- You keep your talents as a ‘hobby’ so that you can avoid judgement from a paying customer.
Sound familiar? I know I’ve talked with you before about not hitting publish on my book for twelve months. TWELVE MONTHS it sat there while I convinced myself it wasn’t ready but really It was me. I felt that I wasn’t good enough, that what I had to say wasn’t relevant or that I would be left vulnerable and exposed if I sent it out into the world.
Imposter Syndrome can show up at any time but typically tends to rear its more than unattractive head when we’re just about to do something big or are on the verge of a breakthrough or opportunity. Something that has the power to take us in a forward direction, you know, when it’s most inconvenient. Just when we are faced with progress, whack! Up come the feelings of self-doubt.
So what do we do?
Firstly, it’s important to realise that this kind of self-doubt isn’t going to disappear. It’s something we have to work on and understand that it’s a journey. I try to think of it as a fairly annoying back seat driver, sometimes she’s loud and distracting and other times, when I work on her, she sleeps or amuses herself elsewhere. I get a break when I stop the car and look at the scenery and remind myself of where I am, in the moment, and take a look at my destination on the map. If you’re suffering right now I would highly recommend you take some time to watch Stephs interview here. You could also try some (or all) of the following:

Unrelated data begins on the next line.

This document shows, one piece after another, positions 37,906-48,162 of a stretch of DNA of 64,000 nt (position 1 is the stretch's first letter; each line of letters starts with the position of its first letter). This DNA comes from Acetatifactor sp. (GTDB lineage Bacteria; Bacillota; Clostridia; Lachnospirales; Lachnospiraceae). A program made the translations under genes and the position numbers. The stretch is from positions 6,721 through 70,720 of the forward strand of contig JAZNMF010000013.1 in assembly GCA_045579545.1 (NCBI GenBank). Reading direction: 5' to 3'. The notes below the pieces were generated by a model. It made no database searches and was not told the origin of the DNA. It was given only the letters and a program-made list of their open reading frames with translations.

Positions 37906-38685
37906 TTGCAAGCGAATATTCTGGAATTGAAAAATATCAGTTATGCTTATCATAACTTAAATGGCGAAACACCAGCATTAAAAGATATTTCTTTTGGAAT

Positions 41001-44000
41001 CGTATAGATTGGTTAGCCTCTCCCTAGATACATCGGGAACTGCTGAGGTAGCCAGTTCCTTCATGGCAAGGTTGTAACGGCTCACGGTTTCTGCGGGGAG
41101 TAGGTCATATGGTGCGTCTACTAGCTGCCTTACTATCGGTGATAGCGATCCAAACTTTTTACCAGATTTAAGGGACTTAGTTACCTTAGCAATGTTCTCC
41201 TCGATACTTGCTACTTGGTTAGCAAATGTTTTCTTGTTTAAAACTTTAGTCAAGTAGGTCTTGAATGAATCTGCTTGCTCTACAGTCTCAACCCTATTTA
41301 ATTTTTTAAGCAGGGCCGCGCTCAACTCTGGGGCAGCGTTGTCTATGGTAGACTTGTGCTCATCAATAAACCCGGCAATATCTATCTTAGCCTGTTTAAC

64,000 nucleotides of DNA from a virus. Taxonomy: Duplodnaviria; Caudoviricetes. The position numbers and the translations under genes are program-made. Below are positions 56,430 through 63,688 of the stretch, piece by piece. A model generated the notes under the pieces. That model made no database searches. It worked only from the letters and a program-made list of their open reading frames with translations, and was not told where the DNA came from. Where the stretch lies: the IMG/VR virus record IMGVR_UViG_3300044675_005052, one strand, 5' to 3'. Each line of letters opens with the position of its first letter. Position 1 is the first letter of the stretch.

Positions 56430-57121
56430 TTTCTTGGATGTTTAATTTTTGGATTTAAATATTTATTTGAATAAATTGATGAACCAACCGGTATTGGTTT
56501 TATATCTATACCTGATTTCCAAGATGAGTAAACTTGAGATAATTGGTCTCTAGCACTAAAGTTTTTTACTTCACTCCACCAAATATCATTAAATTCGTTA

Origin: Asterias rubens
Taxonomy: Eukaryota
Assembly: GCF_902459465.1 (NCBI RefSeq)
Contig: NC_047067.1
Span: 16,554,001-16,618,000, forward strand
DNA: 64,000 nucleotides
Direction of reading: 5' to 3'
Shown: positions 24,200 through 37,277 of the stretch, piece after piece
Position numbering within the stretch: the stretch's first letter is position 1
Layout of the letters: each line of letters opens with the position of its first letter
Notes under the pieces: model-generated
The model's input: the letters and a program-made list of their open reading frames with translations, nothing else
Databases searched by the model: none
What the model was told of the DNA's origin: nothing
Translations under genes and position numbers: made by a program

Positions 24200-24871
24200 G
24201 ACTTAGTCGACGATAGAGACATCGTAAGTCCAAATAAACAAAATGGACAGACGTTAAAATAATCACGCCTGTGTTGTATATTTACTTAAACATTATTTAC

- Say a simple thank you when someone compliments you or your work. Resist the urge to downplay the skill involved or the time it took. Lean into the compliment and see it for what it is, a reflection of the way you are viewed. That person took the time out of their day to tell you they appreciate you, own it! It’s can also be helpful to keep a journal or diary of compliments you receive that way when Imposter Syndrome shows up you can re-read them and get into a better-thinking state. Or silence the back-seat driver with some hard facts.
- Stop comparing your work/ business/ body/ whatever it is to others. In all honesty, it’s none of your business anyway. I am so guilty of this myself I can’t even tell you, but trust me, when you stop life is easier. TIP: You’ll notice this more when you get used to checking in with yourself and eavesdropping on your thoughts – It’s an eye-opener!
- Talk about it. When Steph opened up about her own journey it opened the floodgates for others to do the same. You are not alone. Use The Community, talk to friends, reach out to a coach or mentor and talk it out. There’s nothing like a fresh perspective to change your state.
Ultimately, you get to choose. You can view Imposter Syndrome as a reason to stay stuck and static or as a reminder that growth is on the horizon and expansion is just a decision away. Remember, you can’t banish it altogether but you can use the tools above to at least co-exist and maybe you can make the car journey just that little bit easier if you turn up the volume of self-confidence along the way.
Until next week,